Despite its plans to reopen, Germany's foreign minister Heiko Maas warned against a return to 'business as usual'. "We want to make summer holidays possible, but only under responsible circumstances," he said in a statement. "That is why it will be necessary to tell people very clearly that there will be restrictions everywhere — on beaches, in restaurants and in city centres."
Greece has begun to reopen its hospitality and tourism sectors ©imagIN.gr photography/Shutterstock
Greece has managed to maintain a low infection rate and is considering introducing measures to safely reopen its borders to tourists on 15 June. Attractions such as the Acropolis opened to visitors on 18 May with workers in face masks and plastic shields, as the government began easing lockdown restrictions. Beaches reopened on 4 May for locals under new rules stipulating that sun loungers are required to be 1.5 metres (five feet) apart and no more than 40 people are permitted per 1000 square metres of space. Beach bars remain closed but restaurants and tavernas will open with outdoor seating next month.
Greece's prime minister Kyriakos Mitsotakis told the Guardian: "if we are to think of the possibility of travelling this year it has to be under specific new rules. We have to have new rules for hotels, new rules for beaches, new rules for pools, new rules for breakfast buffets, new rules for tour buses."
Iceland's comprehensive testing measures have played off in keeping infection rates low and as such, prime minister Katrin Jakobsdottir has said the country will welcome visitors by 15 June. The government is working with the National University Hospital of Iceland to devise a system that will allow travellers to safely skip the 14-day quarantine period when arriving into the country.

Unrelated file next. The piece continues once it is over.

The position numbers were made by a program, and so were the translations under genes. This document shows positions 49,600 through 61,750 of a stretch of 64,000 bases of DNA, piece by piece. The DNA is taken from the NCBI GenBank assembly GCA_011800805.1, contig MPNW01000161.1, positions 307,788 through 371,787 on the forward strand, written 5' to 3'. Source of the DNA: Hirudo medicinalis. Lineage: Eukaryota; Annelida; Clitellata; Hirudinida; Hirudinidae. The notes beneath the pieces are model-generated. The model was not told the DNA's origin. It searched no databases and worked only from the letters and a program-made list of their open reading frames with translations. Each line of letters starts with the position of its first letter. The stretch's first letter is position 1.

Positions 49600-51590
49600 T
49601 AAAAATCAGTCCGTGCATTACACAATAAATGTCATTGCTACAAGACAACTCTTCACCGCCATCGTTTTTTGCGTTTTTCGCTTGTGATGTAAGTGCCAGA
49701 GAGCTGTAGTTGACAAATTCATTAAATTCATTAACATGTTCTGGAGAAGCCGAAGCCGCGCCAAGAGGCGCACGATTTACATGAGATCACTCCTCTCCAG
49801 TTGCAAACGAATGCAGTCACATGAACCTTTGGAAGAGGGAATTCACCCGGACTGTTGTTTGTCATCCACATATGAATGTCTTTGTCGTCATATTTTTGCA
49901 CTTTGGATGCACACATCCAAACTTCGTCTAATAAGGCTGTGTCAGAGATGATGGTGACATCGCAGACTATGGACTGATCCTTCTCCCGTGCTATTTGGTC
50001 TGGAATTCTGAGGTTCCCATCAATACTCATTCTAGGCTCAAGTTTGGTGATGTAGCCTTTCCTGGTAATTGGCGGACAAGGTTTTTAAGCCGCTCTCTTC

Travellers will likely be required to download and use the official tracing app already in use by 40% of the population in Iceland.
The Indonesian government is planning to welcome overseas tourists from October but only to parts of the country where the coronavirus outbreak has been successfully maintained, such as Bali, the Riau province and Yogyakarta.
Italy will ease international travel restrictions from 3 June by opening borders to EU citizens without quarantine. As lockdown is relaxed, some cafes and restaurants have opened with outdoor seating. Beaches are expected to follow under new guidelines, including assigned sun loungers and umbrellas for visitors that will be placed five metres apart. Visitors are required to wear facemasks when they are away from their umbrella and groups are not allowed to congregate on the sand or in the sea.
Hotels in regions like the Algarve are hoping to open in June and July but the country's borders remain closed to international tourists for now. However, Portugal's tourist board is working behind the scenes with the national health authority to help tourism businesses welcome visitors again with the new "Clean & Safe" campaign; a certificate awarded to those who meet increased government-controlled hygiene standards. A spokesperson for the tourism board confirmed to Lonely Planet that as of 14 May, 3856 businesses have signed up for the stamp.
The country entered the second of its three phased plan to gradually exit lockdown on 18 May with restaurants, cafés, patisseries, terraces, promenades and shops of up to 400 square metres open to the public.
Spain is looking to open its borders to international tourists on 1 July when lockdown ends, the prime minister Pedro Sánchez confirmed on Saturday. Quarantine requirements for those entering the country will be lifted and restrictions on movement will have eased by that stage.
Phase one of lockdown restrictions began in some parts of Spain on 4 May, with bars, restaurants and small shops operating at reduced capacity. Hotels are allowed to open rooms to guests but not communal spaces and museums can open with a third of capacity. Beaches are expected to open in late June, with some regional governments considering allocating time slots for visitors to avoid overcrowding.